Lonely Planet review for Leopold Museum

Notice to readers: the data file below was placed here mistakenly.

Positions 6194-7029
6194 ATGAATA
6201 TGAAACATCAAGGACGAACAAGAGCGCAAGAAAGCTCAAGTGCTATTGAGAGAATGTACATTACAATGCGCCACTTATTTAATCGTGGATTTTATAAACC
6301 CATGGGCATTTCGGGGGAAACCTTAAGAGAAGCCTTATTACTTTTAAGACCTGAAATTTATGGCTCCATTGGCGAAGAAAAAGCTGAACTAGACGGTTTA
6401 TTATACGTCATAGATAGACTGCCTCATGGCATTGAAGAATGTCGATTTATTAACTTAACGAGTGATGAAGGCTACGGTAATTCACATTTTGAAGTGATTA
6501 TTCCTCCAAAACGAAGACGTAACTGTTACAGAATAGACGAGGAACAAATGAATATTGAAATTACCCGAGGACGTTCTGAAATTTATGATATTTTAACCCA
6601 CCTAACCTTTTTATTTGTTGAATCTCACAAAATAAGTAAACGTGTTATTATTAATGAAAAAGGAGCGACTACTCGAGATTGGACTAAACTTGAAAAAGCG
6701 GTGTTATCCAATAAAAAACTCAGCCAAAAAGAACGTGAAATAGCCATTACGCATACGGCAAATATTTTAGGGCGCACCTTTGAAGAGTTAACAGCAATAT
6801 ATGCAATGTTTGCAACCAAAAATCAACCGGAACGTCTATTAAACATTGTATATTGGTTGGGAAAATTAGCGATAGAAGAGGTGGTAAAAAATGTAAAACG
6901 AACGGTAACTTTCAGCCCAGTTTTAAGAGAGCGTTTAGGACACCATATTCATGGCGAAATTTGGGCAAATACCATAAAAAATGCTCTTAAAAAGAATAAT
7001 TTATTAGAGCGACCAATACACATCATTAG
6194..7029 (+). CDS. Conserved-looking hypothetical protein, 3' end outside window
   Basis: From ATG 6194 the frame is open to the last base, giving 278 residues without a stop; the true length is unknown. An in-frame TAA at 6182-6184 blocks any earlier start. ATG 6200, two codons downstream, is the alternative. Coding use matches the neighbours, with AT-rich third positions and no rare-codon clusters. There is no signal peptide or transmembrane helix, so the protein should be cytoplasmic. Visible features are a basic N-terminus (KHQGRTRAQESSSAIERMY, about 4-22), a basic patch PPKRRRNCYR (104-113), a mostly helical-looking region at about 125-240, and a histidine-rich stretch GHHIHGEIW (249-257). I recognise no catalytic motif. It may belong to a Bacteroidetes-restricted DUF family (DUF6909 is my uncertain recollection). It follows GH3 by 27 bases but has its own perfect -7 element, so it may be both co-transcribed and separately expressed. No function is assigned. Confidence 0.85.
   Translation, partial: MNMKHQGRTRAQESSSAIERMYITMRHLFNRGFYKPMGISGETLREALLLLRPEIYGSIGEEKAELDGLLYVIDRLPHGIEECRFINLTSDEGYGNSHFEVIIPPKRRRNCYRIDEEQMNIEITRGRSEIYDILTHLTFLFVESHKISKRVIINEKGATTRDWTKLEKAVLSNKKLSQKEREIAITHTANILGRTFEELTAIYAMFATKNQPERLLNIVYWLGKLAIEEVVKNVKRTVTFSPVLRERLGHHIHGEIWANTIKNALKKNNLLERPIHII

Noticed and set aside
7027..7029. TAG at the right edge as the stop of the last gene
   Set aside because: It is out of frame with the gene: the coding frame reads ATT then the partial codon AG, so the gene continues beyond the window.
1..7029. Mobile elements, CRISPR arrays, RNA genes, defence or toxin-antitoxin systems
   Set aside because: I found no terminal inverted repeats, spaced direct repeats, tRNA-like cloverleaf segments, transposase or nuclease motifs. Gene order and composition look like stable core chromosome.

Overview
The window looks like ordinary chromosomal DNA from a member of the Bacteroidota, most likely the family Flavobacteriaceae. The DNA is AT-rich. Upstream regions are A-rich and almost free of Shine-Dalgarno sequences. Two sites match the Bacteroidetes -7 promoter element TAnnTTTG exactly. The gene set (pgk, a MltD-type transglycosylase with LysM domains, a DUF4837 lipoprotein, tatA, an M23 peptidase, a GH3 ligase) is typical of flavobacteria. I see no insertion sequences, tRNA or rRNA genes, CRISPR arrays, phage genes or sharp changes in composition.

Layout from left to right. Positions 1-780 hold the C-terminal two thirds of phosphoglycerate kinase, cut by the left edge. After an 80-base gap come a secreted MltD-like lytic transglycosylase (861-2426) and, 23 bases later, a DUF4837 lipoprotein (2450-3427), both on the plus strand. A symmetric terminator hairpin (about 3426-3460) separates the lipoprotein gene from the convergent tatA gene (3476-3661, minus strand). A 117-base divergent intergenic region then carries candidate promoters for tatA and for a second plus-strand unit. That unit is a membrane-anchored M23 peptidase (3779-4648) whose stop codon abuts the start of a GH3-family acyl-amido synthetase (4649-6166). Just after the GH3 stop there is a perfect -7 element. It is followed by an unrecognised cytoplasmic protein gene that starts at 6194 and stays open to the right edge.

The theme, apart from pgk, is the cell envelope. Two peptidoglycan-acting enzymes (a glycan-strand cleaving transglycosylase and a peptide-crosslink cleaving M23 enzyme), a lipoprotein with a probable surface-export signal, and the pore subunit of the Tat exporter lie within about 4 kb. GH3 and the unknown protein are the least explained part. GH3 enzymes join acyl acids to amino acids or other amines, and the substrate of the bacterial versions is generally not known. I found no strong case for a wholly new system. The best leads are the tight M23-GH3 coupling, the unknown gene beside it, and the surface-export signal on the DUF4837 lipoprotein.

This museum is named after Rudolf Leopold, a Viennese ophthalmologist who, on buying his first Egon Schiele (1890–1918) for a song as a young student in 1950, started to amass a huge private collection of mainly 19th-century and modernist Austrian artworks. In 1994 he sold the lot – 5266 paintings – to the Austrian government for €160 million (sold individually, the paintings would have made him €574 million), and the Leopold Museum was born. The building has a white, limestone exterior, open space (the 21m-high glass-covered atrium is lovely) and natural light flooding most rooms. Considering Rudolf Leopold’s love of Schiele, it’s no surprise the museum contains the largest collection of the painter’s work in the world. Other artists well represented include Albin Egger-Lienz (1868–1926), Richard Gerstl (1883–1908) and Austria’s third-greatest expressionist, Kokoschka (1886–1980). Works by Loos, Hoffmann, (Otto) Wagner, Waldmüller and Romako are also on display. Audio guides (bring your passport for ID) in English and German are available for €3, as are free guided tours in German at 3pm on Saturday and Sunday and at 6pm Thursday. A joint ticket covering the Leopold and the Kunsthistorisches Museum costs adult/concession €17/11. On the top floor is Café Leopold.